Monday, December 29, 2008

Napolitano Backs (Questionable) Security Tech

Arizona Governor Janet Napolitano

Thomas Frank writes on USA Today:

Gov. Janet Napolitano — President-elect Barack Obama's pick to run the Homeland Security Department — has strongly advocated using advanced security technology as a law enforcement tool, drawing praise from police and raising concern among civil liberties groups that warn about privacy invasion.

As Arizona's Democratic governor since 2003, Napolitano has:

  • Pushed state police to use cameras that scan license plates of moving cars to find vehicles that are stolen or linked to a criminal suspect.
  • Promoted "face-identification" technology that could help surveillance cameras find wanted people by comparing someone's face with a photo database of suspects.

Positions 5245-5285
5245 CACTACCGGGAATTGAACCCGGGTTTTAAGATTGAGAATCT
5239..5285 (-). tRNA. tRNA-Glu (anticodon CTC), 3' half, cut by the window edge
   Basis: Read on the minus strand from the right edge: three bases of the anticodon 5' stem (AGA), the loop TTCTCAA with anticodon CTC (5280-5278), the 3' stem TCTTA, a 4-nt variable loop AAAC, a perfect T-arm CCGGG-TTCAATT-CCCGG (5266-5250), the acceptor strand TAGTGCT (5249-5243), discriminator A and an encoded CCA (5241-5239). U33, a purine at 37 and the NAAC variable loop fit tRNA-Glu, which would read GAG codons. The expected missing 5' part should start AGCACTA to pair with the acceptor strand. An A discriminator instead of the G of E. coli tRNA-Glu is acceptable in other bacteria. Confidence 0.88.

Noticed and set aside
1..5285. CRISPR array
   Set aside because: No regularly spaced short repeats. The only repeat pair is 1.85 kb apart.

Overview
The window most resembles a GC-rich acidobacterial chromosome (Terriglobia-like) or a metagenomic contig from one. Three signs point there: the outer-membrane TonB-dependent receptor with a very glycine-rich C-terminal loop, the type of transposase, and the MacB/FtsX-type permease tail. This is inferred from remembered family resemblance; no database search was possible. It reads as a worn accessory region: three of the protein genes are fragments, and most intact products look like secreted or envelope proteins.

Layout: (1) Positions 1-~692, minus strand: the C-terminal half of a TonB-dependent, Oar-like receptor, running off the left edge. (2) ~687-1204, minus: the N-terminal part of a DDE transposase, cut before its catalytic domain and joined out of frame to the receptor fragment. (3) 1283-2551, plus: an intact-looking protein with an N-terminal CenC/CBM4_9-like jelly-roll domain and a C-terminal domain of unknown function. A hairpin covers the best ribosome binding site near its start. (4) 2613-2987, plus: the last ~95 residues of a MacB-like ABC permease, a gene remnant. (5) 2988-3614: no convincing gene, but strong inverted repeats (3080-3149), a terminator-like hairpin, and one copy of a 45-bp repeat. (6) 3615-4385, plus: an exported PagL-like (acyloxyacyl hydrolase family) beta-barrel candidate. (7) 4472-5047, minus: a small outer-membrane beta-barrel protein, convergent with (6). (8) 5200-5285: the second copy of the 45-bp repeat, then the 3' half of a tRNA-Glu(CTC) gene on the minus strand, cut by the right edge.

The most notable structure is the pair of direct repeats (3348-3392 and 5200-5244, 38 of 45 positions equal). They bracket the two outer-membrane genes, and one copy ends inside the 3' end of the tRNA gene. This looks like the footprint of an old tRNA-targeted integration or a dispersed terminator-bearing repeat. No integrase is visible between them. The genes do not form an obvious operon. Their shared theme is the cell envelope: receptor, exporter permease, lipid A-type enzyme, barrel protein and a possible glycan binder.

• Signed a 2007 bill making Arizona one of 12 states that collect and store DNA samples of people accused but not convicted of certain crimes, including murder, burglary, sexual assault and prostitution.
  • Proposed an optional state ID for legal citizens only that features a radio-frequency chip to allow authorities to read the card. State lawmakers blocked the effort this year.

"She sees technology as the panacea of all our law enforcement problems and immigration issues," said Alessandra Soler Meetze, head of Arizona's American Civil Liberties Union chapter. "It's like she's embracing these technologies without taking the time to appreciate the privacy implications."

More here.


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